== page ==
Since the early 1990s, there has been a reinterpretation of the role of humanitarian assistance in internal conflicts. During the Cold War, relief and development were often seen as mutually exclusive under such conditions. Development aid, for example, was regarded as conferring political legitimacy and hence unsuitable in many cases. Now, however, humanitarian assistance alone is usually regarded as insufficient. While in some political crises, the resumption of normal development links might remain problematic, it is argued that humanitarian aid should not contradict or undermine the longer-term aims of development; for example, by creating dependency or fuelling wars. At the same time, aid agencies should attempt to pursue appropriate development goals as and when opportunities arise. In rejecting the mutually exclusive nature of relief and development under conflict conditions, such thinking has also contributed to a blurring of these categories. There has emerged, at least in policy terms, a form of ‘developmental relief’ in which the focus of assistance has shifted from supporting people to that of strengthening institutions and processes.

Such changes underpin the shift in aid policy away from humanitarian assistance towards attempting to support development in conflict situations. This is manifest in the growing interest among aid agencies in conflict resolution and social reconstruction activities – a development, moreover, that relates directly to the merging of security and development. Many conflict resolution agencies, for example, see themselves as attempting to go beyond the limitations of humanitarian aid by directly addressing the causes of conflict. That is, through advocating sustainable development and supporting measures that encourage social and political integration and co-operation. If violent conflict can be resolved in this manner, development could proceed and assume its role as guarantor of future stability.

The discussion paper examines the changes in aid policy in relation to their conceptual rigour and empirical validity. At the same time, it is concerned to point out the implications and consequences of this shift. The focus on internal relations, the merging of security and development, together with the search for new co-operative arrangements to achieve a better outcome for aid now constitute a powerful and formative set of ideas. At the same time, however, this position rests on rather a narrow range of assumptions concerning the nature of conflict and society. An important concern is that solutions to violence spring directly from the assumptions themselves.

As already implied, internal war is largely understood as stemming from a combination of poverty, resource competition and weak institutions. In other words, as originating in underdevelopment. At the same time, violence is thought to spread on the basis of local breakdowns in communication, misunderstandings and mutual fear. Therefore, it follows that stability can be promoted through growth and sustainable development while political violence can be eradicated with co-operative integration and education.

Because of the direct and intuitive relation between assumptions and solutions, aid policy says little about the actual nature of the emerging political formations in the South. The existing social dynamics or the real relations linking politics and the economy are seldom examined. On the contrary, one more often encounters views of the developmental or transitional condition in which what is described is little more than a youthful, if often wayward, version of a liberal democratic ideal; a generational gap which the magic of development will close. At the same time, in depicting conflict as originating in underdevelopment, the significance and singularity of political violence is minimised. It appears as something abnormal or transitory that development will eventually abolish. Consequently, aid policy has difficulty in considering internal war as symptomatic of the expansion of new and innovative forms of political economy. This weakness is especially important today when globalisation has given many transnational companies a renewed confidence in their ability to expand even in areas that are unstable. If only to eliminate the possibility, it should at least be considered that the pattern of growth currently unfolding may itself contain the seeds of continuing insecurity. Aid policy, based on the mechanical assumption that development will cure conflict, contains a strong tendency to normalise situations. Even where high levels of political violence and unpredictability continue.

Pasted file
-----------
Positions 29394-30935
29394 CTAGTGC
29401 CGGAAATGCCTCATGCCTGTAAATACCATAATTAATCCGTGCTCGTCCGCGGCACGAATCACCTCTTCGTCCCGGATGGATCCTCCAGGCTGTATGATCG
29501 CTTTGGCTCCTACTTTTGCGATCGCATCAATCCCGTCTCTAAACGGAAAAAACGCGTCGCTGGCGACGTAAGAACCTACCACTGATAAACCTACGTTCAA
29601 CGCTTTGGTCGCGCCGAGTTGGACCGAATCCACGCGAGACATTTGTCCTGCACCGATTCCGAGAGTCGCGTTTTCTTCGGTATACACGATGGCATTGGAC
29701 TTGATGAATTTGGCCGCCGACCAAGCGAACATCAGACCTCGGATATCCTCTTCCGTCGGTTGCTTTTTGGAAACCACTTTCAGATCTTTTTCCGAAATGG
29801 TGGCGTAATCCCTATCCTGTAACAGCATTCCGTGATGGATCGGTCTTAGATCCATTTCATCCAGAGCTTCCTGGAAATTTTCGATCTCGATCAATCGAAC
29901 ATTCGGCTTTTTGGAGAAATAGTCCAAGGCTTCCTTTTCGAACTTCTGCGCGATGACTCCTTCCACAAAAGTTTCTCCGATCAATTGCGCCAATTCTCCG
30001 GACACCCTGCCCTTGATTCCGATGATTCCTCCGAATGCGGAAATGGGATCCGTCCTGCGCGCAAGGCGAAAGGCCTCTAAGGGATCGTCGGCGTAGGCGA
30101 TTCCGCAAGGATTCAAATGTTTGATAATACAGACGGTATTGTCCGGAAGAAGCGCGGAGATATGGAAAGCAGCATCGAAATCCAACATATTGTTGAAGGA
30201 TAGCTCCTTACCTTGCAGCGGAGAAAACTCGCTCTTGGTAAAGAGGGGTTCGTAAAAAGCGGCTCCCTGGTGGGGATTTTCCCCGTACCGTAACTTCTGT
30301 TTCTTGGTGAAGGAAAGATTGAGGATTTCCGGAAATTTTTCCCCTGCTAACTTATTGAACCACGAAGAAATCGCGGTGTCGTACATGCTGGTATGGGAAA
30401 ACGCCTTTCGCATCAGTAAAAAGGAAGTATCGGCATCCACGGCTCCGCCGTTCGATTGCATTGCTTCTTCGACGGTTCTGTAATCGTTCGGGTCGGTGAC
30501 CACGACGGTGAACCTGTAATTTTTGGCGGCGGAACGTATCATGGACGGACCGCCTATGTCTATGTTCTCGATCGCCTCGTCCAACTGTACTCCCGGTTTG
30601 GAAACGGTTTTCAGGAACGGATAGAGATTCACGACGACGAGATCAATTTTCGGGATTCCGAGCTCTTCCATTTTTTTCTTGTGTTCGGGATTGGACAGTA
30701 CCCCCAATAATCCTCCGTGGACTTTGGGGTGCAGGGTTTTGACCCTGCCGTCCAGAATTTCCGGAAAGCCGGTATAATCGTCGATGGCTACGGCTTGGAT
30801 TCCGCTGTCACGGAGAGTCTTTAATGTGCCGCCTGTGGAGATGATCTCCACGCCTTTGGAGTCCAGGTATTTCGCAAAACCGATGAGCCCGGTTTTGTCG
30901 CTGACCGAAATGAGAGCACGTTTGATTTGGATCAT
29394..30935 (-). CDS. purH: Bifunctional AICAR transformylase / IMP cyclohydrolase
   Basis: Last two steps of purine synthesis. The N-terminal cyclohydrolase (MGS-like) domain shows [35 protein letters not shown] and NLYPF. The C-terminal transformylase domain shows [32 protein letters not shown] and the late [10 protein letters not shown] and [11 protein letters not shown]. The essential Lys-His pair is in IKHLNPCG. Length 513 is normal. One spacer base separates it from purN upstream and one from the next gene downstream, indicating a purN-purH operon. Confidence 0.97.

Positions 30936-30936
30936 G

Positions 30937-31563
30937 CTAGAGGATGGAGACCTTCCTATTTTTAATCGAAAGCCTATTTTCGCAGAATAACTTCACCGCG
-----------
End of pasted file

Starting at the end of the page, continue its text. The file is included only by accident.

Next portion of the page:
The paper acknowledges that the end of the Cold War has created many new opportunities for international solidarity. The merging of security and development, for example, could be restated in terms of the ‘low politics’ of poverty and human rights having become the ‘high politics’ of governments. That such issues are now prominently on the political agenda and have entered the public domain is a welcome development. At the same time, globalisation has forged new links between international and local actors. Although strong isolationist tendencies exist, these links have helped reconfirm a collective responsibility. The attempt to develop co-operative forms of assistance and, especially, market expansion has also created new opportunities for Southern governments. For some, they promise an escape from aid dependency and a renewed development of social politics. Stability, improving life-chances and greater human freedoms, however, will not miraculously appear of their own accord. Indeed, the current period holds as many dangers as it does promises. It is in the spirit of wishing to support those opportunities that exist that this discussion paper focuses on the structure and limitations of aid policy.